DPL 9 Help

Using Converted Spreadsheets in DPL Programs

Using Converted Spreadsheets in DPL Programs

A converted spreadsheet is a perfectly ordinary DPL program, consisting entirely of value, series, array, and string definitions, which can be edited any way you like. The most common modifications include adding decision and chance events, modifying the values to depend on the events, and adding a sequence section.

However, if you edit the converted spreadsheet file and then discover that you need to make changes in the spreadsheet and reconvert, you will lose all your edits. It is much easier to use the #include compiler directive, which allows you to convert and reconvert your spreadsheet without having to redo the other sections of your program.

To use #include, set up two program files: a main program file that contains the decision and chance definitions and the sequence section and a second file for the spreadsheet code. At the appropriate place in the main DPL program file, you can insert an instruction that tells the compiler to stop compiling this program file, go to the program file containing the spreadsheet code and compile it, and then come back and compile the rest of the main program file.

Main program file:

decision Marketing.{High,Average,Low} =
   10000,      // Marketing.High
   20000,      // Marketing.Average
   35000;      // Marketing.Low
chance Sales_Level.{High,Medium,Low} | Marketing =
   {.4,.5,.1},   // Marketing.High
   {.2,.5,.3},   // Marketing.Average
   {.1,.3,.6};   // Marketing.Low
value Sales_Level | Sales_Level =
   2500,      // Sales_Level.High
   3500,      // Sales_Level.Medium
   5000;      // Sales_Level.Low
#include c:\dpl\incl_ex.dpl

sequence:
decide to Marketing then
gamble on Sales_Level and get Net_Profit

Included converted spreadsheet file:

value Price = 15;
value Sales_Level = 3500;
value Gross_Profit = Price*Sales_Level;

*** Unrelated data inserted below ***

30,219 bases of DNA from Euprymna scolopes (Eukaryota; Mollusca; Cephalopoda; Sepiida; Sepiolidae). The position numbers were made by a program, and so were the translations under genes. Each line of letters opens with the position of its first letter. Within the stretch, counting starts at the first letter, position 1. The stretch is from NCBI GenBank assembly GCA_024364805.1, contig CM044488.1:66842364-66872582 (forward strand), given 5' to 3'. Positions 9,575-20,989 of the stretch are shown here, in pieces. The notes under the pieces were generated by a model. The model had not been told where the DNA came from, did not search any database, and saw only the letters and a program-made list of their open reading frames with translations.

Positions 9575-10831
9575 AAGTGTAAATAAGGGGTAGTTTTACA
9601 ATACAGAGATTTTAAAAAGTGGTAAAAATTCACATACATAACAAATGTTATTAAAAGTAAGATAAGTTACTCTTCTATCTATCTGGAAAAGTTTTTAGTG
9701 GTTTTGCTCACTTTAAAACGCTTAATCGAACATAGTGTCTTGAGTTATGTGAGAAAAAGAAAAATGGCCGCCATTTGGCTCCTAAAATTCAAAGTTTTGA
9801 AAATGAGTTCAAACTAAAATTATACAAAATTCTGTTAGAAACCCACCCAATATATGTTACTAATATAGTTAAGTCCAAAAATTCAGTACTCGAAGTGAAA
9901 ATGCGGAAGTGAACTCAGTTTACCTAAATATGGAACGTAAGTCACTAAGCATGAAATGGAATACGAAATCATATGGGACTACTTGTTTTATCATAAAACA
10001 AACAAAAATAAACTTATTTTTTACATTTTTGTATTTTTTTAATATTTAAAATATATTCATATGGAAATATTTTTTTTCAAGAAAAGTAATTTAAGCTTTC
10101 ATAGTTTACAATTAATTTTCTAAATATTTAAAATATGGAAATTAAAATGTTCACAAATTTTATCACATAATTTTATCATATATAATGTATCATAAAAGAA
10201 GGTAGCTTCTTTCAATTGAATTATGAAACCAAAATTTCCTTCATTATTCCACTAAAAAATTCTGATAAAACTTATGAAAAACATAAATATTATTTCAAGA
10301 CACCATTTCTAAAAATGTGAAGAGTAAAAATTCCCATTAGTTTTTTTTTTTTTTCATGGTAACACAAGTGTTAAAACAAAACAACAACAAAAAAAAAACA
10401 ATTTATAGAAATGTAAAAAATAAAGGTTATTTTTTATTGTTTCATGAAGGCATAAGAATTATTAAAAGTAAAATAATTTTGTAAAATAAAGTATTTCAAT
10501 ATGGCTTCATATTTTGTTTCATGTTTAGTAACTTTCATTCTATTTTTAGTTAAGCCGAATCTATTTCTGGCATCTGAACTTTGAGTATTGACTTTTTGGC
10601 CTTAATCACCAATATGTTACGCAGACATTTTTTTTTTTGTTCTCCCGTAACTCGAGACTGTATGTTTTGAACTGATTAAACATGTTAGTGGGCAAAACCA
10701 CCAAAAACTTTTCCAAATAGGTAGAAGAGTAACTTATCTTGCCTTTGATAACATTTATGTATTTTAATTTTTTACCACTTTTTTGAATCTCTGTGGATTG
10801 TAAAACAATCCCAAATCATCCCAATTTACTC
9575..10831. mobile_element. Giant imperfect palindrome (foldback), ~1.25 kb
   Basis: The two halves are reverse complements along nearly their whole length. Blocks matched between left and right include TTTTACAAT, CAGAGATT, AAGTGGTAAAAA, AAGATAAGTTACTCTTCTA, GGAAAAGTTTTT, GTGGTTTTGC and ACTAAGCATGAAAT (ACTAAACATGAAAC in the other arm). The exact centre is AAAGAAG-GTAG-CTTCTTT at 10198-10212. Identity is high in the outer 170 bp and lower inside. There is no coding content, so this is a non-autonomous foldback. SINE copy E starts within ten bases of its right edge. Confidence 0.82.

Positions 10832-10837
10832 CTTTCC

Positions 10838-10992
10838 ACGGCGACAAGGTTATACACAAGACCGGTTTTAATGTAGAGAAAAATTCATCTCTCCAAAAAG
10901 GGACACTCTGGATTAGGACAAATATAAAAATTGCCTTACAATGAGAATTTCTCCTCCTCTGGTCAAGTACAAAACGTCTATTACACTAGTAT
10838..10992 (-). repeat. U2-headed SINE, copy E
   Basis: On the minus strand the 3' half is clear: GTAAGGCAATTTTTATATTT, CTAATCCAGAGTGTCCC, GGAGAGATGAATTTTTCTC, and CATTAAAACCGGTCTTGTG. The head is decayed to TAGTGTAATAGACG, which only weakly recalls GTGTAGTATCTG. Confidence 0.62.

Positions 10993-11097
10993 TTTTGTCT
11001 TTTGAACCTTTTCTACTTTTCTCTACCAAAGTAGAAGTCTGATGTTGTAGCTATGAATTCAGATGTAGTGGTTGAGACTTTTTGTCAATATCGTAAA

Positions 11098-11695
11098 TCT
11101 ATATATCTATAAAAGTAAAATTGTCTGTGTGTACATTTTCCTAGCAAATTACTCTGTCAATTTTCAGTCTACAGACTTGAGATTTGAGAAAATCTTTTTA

value Marketing = 20000;
value Other_Costs = 5000;
value Net_Profit = Gross_Profit-Marketing-Other_Costs;

Using the #include directive is essentially the same as copying the entire contents of one file into another program and inserting the new file in a particular place. However, there is one subtle and useful difference. If you were to do this in the example, you would find that you would have two definitions for Marketing and two for Sales_Level. In each case, one definition would be a decision with values and the other a value from the spreadsheet.

//incorrect code
decision Marketing.{High,Average,Low} =
   10000,      // Marketing.High
   20000,      // Marketing.Average
   35000;      // Marketing.Low
chance Sales_Level.{High,Medium,Low} | Marketing =
   {.4,.5,.1},   // Marketing.High
   {.2,.5,.3},   // Marketing.Average
   {.1,.3,.6}    // Marketing.Low
value Sales_Level | Sales_Level =
   2500,      // Sales_Level.High
   3500,      // Sales_Level.Medium
   5000;      // Sales_Level.Low
value Price = 15;
value Sales_Level = 3500;
value Gross_Profit = Price * Sales_Level;
value Marketing = 20000;  // Already defined!
value Other_Costs = 5000;
value Net_Profit = Gross_Profit-Marketing-Other_Costs;
sequence:
decide to Marketing then
gamble on Sales_Level and get Net_Profit

Because you cannot have two value definitions with the same name, the compiler would give you an error message and the compilation would terminate. But, whenever included files contain variable definitions that duplicate definitions in the main program file, the definitions in the DPL Program are ignored. Functionally, the result is as follows. (Lines in italics are ignored.)

decision Marketing.{High,Average,Low} =
   10000,      // Marketing.High
   20000,      // Marketing.Average
   35000;      // Marketing.Low
chance Sales_Level.{High,Medium,Low} | Marketing =
   {.4,.5,.1},   // Marketing.High
   {.2,.5,.3},   // Marketing.Average
   {.1,.3,.6};   // Marketing.Low
value Sales_Level | Sales_Level =
   2500,      // Sales_Level.High
   3500,      // Sales_Level.Medium
   5000;      // Sales_Level.Low
value Price = 15;
value Sales_Level = 3500;
value Gross_Profit = Price * Sales_Level;
value Marketing = 20000;

value Other_Costs = 5000;
value Net_Profit = Gross_Profit-Marketing-Other_Costs;
sequence:
decide to Marketing then
gamble on Sales_Level and get Net_Profit

This allows you to avoid having to edit your converted spreadsheet to eliminate definitions that duplicate definitions in the main program.

Required Override

If you want to ensure that a variable in your program overrides a variable in the DPL Program you can add a required override to your definition. For example:

chance (*Sales_Level) Sales_Level.{High,Medium,Low} | Marketing = ...

If a node named Sales_Level is not found in the DPL Program DPL will issue an error message. The two names need not be the same, however when they are (as in this example), the definition can be shortened to

chance (*) Sales_Level.{High,Medium,Low} | Marketing = ...

Versions: DPL Professional, DPL Enterprise, DPL Portfolio

See Also

Converting Spreadsheets to DPL Programs